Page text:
Thanks to the U.S. energy boom, especially growth in natural gas production, NGL production is soaring. In fact, it's expected to increase 51% by 2023. This has resulted in U.S. NGL prices being the second lowest in the world, behind only producers in the Middle East, where CPchem has 20% of its petrochemical capacity.
Thanks to lower input prices, the U.S. petrochemical industry is thriving, especially on the Gulf Coast where the industry is pouring over $85 billion into expanding capacity, including for exports. Fast-growing emerging markets such as China and India are causing demands for petrochemicals to soar, and the U.S. has a major cost advantage that Phillips 66 plans to take full advantage of.
And at the end of 2017, CPchem put two new chemical plants into operation in Texas, with a third facility going online in the first quarter of 2018. These three new plants will increase the company's petrochemical capacity by about 33% and should help drive strong profit growth in 2018 and 2019.
But it's not just refined petroleum and petrochemical products that the U.S. is exporting. American petroleum exports ( crude oil, ethanol, gasoline, petroleum coke, liquefied natural gas or LNG) more than doubled from 2011 to 2017 to reach 6.3 million barrels per day (bpd) and averaged 7.2 million bpd in the fourth quarter of 2017.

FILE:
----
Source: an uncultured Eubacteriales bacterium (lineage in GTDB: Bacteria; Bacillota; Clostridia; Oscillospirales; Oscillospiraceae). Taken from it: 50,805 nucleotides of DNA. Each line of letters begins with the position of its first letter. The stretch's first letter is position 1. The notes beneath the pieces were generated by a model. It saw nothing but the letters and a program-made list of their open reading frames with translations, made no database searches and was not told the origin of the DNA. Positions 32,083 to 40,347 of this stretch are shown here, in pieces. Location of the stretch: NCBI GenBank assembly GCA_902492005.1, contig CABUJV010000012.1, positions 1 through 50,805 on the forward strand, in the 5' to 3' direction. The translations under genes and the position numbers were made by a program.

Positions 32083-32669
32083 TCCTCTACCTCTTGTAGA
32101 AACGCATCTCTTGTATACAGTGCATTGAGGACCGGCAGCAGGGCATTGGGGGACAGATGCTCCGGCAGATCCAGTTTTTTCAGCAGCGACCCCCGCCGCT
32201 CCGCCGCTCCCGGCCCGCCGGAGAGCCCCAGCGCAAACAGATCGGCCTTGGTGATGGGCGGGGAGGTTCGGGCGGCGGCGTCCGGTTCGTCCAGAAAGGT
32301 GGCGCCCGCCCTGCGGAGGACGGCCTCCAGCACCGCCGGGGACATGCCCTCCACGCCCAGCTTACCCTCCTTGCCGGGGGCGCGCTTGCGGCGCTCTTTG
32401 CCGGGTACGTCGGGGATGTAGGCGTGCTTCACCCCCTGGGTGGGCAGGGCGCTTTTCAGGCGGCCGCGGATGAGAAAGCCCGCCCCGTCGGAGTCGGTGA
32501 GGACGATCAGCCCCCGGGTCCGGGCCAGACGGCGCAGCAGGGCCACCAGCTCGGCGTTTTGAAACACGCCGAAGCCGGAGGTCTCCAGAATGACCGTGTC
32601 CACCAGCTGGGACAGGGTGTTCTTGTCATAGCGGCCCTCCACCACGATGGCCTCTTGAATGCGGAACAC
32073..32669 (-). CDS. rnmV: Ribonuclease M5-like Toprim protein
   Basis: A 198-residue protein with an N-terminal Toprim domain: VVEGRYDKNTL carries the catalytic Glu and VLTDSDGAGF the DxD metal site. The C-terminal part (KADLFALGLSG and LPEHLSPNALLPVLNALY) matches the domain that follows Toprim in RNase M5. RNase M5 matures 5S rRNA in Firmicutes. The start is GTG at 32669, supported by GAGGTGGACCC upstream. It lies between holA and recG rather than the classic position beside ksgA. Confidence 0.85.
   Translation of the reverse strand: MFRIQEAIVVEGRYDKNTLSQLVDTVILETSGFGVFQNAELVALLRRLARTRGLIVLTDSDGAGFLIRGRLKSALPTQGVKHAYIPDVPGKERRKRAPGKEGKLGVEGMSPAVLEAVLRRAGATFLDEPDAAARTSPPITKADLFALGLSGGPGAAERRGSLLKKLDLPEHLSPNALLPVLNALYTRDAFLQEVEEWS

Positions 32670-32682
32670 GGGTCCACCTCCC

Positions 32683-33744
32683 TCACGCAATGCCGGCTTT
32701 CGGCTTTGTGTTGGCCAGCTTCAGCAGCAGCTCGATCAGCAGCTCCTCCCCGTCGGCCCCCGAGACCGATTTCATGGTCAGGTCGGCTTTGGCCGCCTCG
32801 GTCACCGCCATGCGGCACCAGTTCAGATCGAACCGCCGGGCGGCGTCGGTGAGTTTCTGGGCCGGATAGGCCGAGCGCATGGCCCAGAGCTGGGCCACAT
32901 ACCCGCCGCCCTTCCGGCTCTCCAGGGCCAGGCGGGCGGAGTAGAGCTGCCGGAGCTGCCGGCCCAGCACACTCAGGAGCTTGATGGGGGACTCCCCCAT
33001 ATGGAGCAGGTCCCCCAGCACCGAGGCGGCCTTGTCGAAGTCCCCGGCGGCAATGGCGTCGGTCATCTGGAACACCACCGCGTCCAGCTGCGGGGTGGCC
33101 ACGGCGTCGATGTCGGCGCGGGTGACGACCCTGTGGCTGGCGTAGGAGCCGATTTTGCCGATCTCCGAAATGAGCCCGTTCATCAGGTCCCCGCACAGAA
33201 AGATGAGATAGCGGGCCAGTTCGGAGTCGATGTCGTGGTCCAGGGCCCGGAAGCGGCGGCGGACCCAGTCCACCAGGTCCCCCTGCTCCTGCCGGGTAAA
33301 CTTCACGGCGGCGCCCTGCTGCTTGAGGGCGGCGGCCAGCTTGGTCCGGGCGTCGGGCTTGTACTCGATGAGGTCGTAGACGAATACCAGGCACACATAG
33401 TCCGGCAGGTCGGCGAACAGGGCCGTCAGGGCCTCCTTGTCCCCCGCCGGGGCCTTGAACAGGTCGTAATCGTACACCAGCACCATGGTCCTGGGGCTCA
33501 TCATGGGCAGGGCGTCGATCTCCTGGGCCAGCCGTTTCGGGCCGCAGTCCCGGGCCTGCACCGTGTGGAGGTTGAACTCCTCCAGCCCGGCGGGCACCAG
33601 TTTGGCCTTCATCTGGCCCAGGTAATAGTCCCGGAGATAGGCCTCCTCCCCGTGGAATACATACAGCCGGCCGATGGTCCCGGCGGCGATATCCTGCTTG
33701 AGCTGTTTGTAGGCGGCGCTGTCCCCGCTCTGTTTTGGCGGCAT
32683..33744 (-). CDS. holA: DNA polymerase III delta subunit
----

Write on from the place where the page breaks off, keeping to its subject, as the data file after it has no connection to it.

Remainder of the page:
What's especially impressive is that in 2005 the U.S. was importing a total of 12.5 million bpd of oil and oil products, a figure that has dropped to 3.2 million bpd by 2017. In fact, in 2017 the U.S. exported an average of 1.1 million bpd of oil, and the International Energy Agency expects that figure to rise to 5 million bpd by 2023.
According to the U.S. Energy Information Administration or EIA, U.S. oil and oil condensate production is set to rise about 30% in the coming years and then remain stable at those levels through 2040. Meanwhile, U.S. gas and NGL production (input for petrochemicals) is set to boom through at least 2050.
The substantial production growth expected over the coming decades is needed to meet the enormous energy needs of emerging markets, especially Asia. That's where a growing population and even faster growing middle class is expected to create insatiable demand for oil, liquified natural gas, liquid petroleum gas, and petrochemicals. This secular trend has just started but already U.S. energy exports are rising fast.
Phillips 66 has been aggressively investing in its exported capacity, at all levels. That includes recently completing a 50% expansion of export capacity at its Beaumont Terminal in Texas. This increases its export capacity to 600,000 bpd, and the company plans to increase that a further 44% to 865,000 bpd. Meanwhile, an extra 3.5 million barrels of storage capacity are under construction at that facility to increase its capacity to 14.6 million barrels by the end of 2018.